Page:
When I was in first grade a classmate, Carson, broke his arm during recess. I can’t remember the circumstances surrounding how the accident occurred but what I do remember is him showing up to school the next day in a shiny, white plaster cast. During the day we all took turns signing our names on it. As happens with kids of that age, his cast became the envy of everyone in the class.
The envy didn’t last long. Within a couple of weeks Carson was complaining about his arm itching. And then there was the smell. Since he couldn’t get the cast wet, his arm under the cast was hard to clean. I remember sitting by him at lunch and telling him his arm smelled and him explaining to me that it was hard to clean. I think I still scooted down bench a foot or two to eat my lunch.
At some point the cast came off and life in first grade returned to normal. What I do remember from that incident is that Carson seemed uncomfortable enough wearing a cast that I hoped I’d never break an arm or any other part of my body that would require me to get a cast. Even though everyone could sign it, it just didn’t seem worth it.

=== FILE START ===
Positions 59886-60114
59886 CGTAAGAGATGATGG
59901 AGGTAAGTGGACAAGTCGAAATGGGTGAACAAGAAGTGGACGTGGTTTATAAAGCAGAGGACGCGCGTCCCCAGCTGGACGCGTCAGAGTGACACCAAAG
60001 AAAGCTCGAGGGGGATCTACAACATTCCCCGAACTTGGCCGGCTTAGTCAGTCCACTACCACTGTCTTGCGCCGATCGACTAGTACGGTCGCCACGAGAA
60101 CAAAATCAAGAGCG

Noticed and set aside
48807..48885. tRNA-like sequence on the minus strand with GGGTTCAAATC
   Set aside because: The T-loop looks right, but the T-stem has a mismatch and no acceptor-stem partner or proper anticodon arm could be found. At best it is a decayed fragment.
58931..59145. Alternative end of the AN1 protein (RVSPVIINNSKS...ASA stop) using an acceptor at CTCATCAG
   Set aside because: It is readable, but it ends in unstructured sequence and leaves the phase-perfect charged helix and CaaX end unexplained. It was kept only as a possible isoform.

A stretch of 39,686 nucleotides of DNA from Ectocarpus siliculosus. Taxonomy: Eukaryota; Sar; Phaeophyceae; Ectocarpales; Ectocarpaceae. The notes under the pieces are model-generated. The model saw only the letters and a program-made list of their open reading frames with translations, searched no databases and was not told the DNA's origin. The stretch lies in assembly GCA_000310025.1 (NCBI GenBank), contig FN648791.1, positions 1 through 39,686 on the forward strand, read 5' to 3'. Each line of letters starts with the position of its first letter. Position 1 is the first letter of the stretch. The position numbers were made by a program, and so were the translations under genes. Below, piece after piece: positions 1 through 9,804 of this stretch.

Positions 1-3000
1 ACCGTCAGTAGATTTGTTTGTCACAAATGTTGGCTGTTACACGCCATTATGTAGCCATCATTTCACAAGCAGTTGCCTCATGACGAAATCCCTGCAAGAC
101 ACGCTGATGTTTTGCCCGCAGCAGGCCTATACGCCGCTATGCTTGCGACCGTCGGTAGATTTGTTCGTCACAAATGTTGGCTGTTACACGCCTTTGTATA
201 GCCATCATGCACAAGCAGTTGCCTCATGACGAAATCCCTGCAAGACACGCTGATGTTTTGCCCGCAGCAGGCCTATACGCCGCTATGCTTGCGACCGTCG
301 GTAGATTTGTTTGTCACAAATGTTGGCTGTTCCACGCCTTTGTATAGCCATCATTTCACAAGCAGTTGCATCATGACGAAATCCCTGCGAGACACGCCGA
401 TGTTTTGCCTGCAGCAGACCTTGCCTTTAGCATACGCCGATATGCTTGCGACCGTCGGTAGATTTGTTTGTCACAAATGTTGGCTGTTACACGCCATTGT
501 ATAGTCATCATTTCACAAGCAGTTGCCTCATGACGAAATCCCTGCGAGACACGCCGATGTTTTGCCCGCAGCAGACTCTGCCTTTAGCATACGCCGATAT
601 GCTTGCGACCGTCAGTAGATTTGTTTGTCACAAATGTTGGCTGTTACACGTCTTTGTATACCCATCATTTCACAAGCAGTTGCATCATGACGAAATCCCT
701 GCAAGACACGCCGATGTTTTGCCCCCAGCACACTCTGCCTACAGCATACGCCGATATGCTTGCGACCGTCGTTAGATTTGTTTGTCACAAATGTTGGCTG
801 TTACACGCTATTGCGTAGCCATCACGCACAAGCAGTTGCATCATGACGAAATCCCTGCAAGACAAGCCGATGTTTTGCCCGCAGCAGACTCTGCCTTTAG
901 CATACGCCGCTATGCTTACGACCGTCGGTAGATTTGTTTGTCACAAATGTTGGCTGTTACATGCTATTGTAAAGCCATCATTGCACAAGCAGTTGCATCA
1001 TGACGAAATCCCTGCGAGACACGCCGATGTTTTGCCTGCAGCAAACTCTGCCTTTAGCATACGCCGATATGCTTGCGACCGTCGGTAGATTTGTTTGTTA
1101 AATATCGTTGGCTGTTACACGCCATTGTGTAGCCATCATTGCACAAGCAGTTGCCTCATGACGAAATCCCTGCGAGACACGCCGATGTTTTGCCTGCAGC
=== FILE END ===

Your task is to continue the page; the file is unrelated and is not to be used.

Fast forward to 2013.
Last Sunday my 5-year-old daughter fell off her scooter and broke her arm. Thankfully, she didn’t need pins or any other surgery. The doctor took x-rays and put her arm in a splint. A few days later she went to get a cast.
How times have changes since I was a kid.
I came home from work on Thursday and discovered that not only did she have a cast that looked like an exploding rainbow, the material it’s made from is waterproof. She can take a bath or shower, swim, or do any other water activities without worry. For the most part, she’s going on with life like nothing ever happened to it. And though I still hope I never break an arm or any other part of my body, I have to say that wearing a cast doesn’t seem as bad as it did when I was in first grade.